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Baumann v. District of Columbia

July 11, 2009


The opinion of the court was delivered by: Colleen Kollar-kotelly United States District Judge


Plaintiff Kristopher Baumann, the Chairman of the Fraternal Order of Police and an Officer of the Metropolitan Police Department, brings this action against the District of Columbia and Cathy L. Lanier, the Chief of the Metropolitan Police Department (collectively, "Defendants"), alleging interference with Plaintiff's First Amendment rights and retaliation based on his whistle-blowing activities.*fn1 Currently pending before the Court is a Motion for a Temporary Restraining Order and Preliminary Injunctive Relief filed by Plaintiff on June 29, 2009, which the parties fully briefed as of July 8, 2009. After thoroughly reviewing the parties' submissions, relevant case law and statutory authority, and the record of the case as a whole, the Court shall DENY Plaintiff's [4] Motion for a Temporary Restraining Order and Preliminary Injunctive Relief, for the reasons that follow.


A. Factual Background

Plaintiff is the Chairman of the District of Columbia Fraternal Order of Police ("FOP") and an officer employed by the Metropolitan Police Department ("MPD"). Pursuant to Article 9 of the Collective Bargaining Agreement between the FOP and MPD (the "CBA"), Plaintiff is assigned full-time to act as the primary union representative of the FOP. See Pl.'s Mot., Ex. 2 at 6 (FY 2004-FY 2008 CBA).

This case has its origins in a "barricade" incident that occurred on May 30, 2009. Such incidents are subject to various written procedures issued by the MPD. See Pl.'s Mot., Ex. 1 at 1 (11/7/86 Barricade/Hostage Situation Procedures). Following this incident, the Vice-Chairman of the FOP, Wendell Cunningham, contacted Plaintiff to report that several FOP members raised concerns about the procedures that were used. Compl. ¶ 8. In response, Plaintiff ordered an investigation of the incident by the FOP Safety Committee, an entity that is part of the Joint Safety Committee recognized under Article 17 of the CBA. See Pl.'s Mot., Ex. 2 at 18 (FY 2004-FY 2008 CBA).*fn2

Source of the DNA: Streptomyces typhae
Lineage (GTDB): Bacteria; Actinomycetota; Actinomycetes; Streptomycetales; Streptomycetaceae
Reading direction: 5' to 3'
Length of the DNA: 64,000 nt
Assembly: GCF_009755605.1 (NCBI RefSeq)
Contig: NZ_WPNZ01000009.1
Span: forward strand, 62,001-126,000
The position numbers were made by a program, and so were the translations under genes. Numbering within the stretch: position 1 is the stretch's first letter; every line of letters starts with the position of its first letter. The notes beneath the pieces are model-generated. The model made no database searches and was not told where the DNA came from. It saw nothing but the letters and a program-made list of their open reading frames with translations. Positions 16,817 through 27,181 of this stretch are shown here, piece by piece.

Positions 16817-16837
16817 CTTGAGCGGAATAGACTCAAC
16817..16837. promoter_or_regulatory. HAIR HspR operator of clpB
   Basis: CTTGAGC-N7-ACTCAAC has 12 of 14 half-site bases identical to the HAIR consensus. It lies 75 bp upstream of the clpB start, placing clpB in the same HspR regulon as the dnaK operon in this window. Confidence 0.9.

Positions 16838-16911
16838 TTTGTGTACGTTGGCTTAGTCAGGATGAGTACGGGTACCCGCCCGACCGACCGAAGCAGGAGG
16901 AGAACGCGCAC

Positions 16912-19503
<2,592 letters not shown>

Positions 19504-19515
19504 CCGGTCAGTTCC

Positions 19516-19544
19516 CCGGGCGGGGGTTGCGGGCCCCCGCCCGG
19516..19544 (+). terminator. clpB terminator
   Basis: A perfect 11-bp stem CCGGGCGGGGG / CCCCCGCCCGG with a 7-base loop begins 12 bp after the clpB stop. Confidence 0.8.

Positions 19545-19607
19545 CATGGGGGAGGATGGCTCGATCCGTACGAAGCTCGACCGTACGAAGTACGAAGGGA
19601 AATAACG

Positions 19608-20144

On June 5, 2009, Vice-Chairman Cunningham requested a taped copy of the radio communications that occurred during the barricade incident. See Defs.' Opp'n, Ex. A at 1 (6/5/09 Documentation Receipt). In connection with this request, Vice-Chairman Cunningham signed a form ensuring that the radio recordings would not be released to the public:

It is understood, the following recordings are for internal investigation only, there are no public requests for any of these incidents and the recordings will not be released to the public without prior, written approval from the Office of Unified Communications.

Defs.' Opp'n, Ex. A at 1 (6/5/09 Documentation Receipt).